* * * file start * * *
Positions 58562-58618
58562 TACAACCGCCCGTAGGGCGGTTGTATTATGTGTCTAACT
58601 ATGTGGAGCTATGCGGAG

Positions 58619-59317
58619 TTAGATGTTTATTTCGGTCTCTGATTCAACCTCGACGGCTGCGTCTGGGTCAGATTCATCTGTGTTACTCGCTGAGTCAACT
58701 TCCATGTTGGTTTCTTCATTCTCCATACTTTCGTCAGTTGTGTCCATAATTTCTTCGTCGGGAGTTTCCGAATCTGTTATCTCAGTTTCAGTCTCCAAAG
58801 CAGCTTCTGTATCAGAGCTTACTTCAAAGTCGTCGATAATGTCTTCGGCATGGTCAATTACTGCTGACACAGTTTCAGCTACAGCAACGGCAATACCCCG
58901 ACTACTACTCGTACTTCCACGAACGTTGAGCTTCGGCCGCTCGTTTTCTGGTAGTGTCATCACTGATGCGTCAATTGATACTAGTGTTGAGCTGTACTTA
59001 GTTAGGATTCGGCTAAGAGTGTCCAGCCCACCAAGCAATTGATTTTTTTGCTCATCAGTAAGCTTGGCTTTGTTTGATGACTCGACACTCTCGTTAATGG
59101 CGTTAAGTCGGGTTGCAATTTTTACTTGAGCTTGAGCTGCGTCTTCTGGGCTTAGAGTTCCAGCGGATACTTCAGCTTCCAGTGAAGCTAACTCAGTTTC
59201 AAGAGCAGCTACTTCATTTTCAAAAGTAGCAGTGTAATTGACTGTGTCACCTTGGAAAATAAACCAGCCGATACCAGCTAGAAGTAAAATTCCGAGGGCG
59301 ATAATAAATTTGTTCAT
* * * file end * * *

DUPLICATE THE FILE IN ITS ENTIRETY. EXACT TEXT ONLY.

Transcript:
Positions 58562-58618
58562 TACAACCGCCCGTAGGGCGGTTGTATTATGTGTCTAACT
58601 ATGTGGAGCTATGCGGAG

Positions 58619-59317
58619 TTAGATGTTTATTTCGGTCTCTGATTCAACCTCGACGGCTGCGTCTGGGTCAGATTCATCTGTGTTACTCGCTGAGTCAACT
58701 TCCATGTTGGTTTCTTCATTCTCCATACTTTCGTCAGTTGTGTCCATAATTTCTTCGTCGGGAGTTTCCGAATCTGTTATCTCAGTTTCAGTCTCCAAAG
58801 CAGCTTCTGTATCAGAGCTTACTTCAAAGTCGTCGATAATGTCTTCGGCATGGTCAATTACTGCTGACACAGTTTCAGCTACAGCAACGGCAATACCCCG
58901 ACTACTACTCGTACTTCCACGAACGTTGAGCTTCGGCCGCTCGTTTTCTGGTAGTGTCATCACTGATGCGTCAATTGATACTAGTGTTGAGCTGTACTTA
59001 GTTAGGATTCGGCTAAGAGTGTCCAGCCCACCAAGCAATTGATTTTTTTGCTCATCAGTAAGCTTGGCTTTGTTTGATGACTCGACACTCTCGTTAATGG
59101 CGTTAAGTCGGGTTGCAATTTTTACTTGAGCTTGAGCTGCGTCTTCTGGGCTTAGAGTTCCAGCGGATACTTCAGCTTCCAGTGAAGCTAACTCAGTTTC
59201 AAGAGCAGCTACTTCATTTTCAAAAGTAGCAGTGTAATTGACTGTGTCACCTTGGAAAATAAACCAGCCGATACCAGCTAGAAGTAAAATTCCGAGGGCG
59301 ATAATAAATTTGTTCAT